|Snicker. The blog is named after him.|
By Valerie L. Egar
The scarecrow took its place in the center of the garden in the spring. Hoisted high above rows of vegetables and flowers, the scarecrow was meant to look like a person and frighten birds, rabbits and other animals away.
Emily and her Dad made the scarecrow from old clothes before the garden was planted. She stuffed straw into a pair of blue jeans and used a red plaid shirt with long sleeves for the body and arms. Newspaper crumpled into an old pillow case made a good head. Emily drew a scary face on it with a marker. She propped a yellow baseball cap her brother never wore on its head and the scarecrow was finished.
Through the spring and summer, the scarecrow guarded the garden. Rabbits noticed the scarecrow's legs, thought it was a person and scurried away. Crows and other birds took flight when its arms flapped back and forth in a breeze.
The scarecrow did its job well and the family harvested string beans and lettuce, tomatoes and squash. In the fall, vines yielded colorful gourds and bright orange pumpkins appeared in the pumpkin patch.
When the harvest was over and the last tomato plant pulled and composted, the scarecrow remained at the center of the garden. The holes in its jeans were bigger. Straw spilled from its arms and its shirt pocket was ripped. Its scary face had faded in the hot summer sun.
"I'm taking it down tomorrow," Dad said.
Emily thought the scarecrow looked forlorn in the garden all alone, but she was sad to see it go. "Can we keep it up a while longer?" she asked. "Until Halloween?"
Dad laughed. "If you want, but it's a pretty sorry looking scarecrow!"
Emily drew a new face on the scarecrow with her markers, making a smiling, happy face. She put one of the pumpkins from her pumpkin patch near it and hung several dried sunflowers on its body.
Soon, sparrows and chickadees discovered the dried sunflowers and gobbled the seeds. Some of the seeds fell to the ground and a family of field mice found them. They made a winter's nest in the scarecrow's leg.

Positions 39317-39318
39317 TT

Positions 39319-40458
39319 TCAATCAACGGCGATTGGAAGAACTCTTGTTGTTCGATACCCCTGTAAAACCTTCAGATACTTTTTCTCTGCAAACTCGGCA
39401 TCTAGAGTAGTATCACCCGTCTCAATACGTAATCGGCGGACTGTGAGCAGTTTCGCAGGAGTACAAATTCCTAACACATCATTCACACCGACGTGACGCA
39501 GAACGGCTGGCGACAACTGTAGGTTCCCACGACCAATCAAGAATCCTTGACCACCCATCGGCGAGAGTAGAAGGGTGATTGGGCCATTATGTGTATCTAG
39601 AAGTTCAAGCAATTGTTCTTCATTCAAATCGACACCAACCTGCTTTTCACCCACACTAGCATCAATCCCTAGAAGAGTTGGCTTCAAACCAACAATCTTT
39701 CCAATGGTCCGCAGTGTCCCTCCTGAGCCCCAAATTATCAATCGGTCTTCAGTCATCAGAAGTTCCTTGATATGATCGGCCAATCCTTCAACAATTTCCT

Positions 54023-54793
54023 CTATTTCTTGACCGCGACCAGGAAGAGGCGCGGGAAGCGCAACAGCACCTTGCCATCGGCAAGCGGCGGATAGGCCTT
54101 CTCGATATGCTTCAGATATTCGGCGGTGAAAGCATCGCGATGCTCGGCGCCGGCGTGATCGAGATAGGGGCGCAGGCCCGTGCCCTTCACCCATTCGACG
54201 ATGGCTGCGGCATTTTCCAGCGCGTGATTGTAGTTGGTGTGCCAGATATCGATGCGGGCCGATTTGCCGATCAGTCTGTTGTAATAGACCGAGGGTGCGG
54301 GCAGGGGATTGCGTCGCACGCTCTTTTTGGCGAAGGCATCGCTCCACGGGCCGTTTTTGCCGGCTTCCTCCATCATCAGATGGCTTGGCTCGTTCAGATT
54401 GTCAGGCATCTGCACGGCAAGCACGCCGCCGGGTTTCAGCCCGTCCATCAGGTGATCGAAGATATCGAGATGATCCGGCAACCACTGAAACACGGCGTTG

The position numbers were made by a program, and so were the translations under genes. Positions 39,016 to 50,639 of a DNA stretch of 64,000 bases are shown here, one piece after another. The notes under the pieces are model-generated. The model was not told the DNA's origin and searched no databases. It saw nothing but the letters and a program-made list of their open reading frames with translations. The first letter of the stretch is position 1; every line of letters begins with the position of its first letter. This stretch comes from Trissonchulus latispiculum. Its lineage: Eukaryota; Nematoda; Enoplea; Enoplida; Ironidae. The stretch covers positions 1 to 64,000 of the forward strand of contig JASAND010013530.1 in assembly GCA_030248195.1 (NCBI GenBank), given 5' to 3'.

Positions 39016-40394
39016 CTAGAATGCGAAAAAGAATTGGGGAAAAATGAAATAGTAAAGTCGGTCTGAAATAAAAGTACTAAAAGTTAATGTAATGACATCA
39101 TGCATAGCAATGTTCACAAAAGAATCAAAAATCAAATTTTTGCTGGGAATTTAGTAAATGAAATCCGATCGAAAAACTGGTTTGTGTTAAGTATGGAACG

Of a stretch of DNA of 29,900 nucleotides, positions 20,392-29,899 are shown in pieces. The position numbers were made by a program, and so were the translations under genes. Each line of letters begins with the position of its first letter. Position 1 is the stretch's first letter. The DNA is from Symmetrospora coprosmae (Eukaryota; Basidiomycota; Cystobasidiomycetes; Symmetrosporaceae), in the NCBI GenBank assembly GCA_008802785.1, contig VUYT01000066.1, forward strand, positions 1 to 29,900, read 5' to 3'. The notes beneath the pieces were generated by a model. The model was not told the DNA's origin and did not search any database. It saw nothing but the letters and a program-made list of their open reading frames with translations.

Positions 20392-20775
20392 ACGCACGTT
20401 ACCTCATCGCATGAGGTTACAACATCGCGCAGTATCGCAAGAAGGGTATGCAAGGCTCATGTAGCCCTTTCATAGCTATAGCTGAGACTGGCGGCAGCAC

For Halloween, Emily draped an old sheet over the scarecrow and put a few green glow sticks under the sheet. She knew she'd done a good job of making the scarecrow into a ghost when a car of teenagers drove by, stopped to look and sped away.
"OK, Halloween's over, time to take the scarecrow down," said Dad.
"We can't," said Emily. "There's a nest of mice in the pants and squirrels hid acorns in the back pocket."
Dad shrugged. "All right, but a new one goes up in the spring."
"Of course," said Emily, who loved making scarecrows.
Emily removed the sheet and put more treats for the birds and animals around the scarecrow. At Thanksgiving, she put a pilgrim's hat on its head and hung ears of dried corn on it. For Christmas, she decorated it with garlands of popcorn and sprigs of holly berries.
When snow covered the scarecrow, Emily pressed two acorns she'd saved for eyes and another for the nose into the snow that covered its face to make it look like a snowman and built a snow woman and a snow dog next to it. She sprinkled them with birdseed.
When the spring rains came, Emily knew it was time to prepare for a new garden. She helped her father take the scarecrow down. The field mice had moved and the acorns the squirrels stashed were gone. She put the old straw in the compost heap and the raggedy clothes in the garbage.
"Thank you, old scarecrow," she said. "You helped feed and shelter the animals all winter."
Emily looked at the red dress and silly straw hat Mom gave her for the new scarecrow and got ready to make a new one.
Published in The Sunday Journal Tribune, September 27, 2015. Copyright 2015 by Valerie L. Egar. May not be copied or distributed without permission from the author.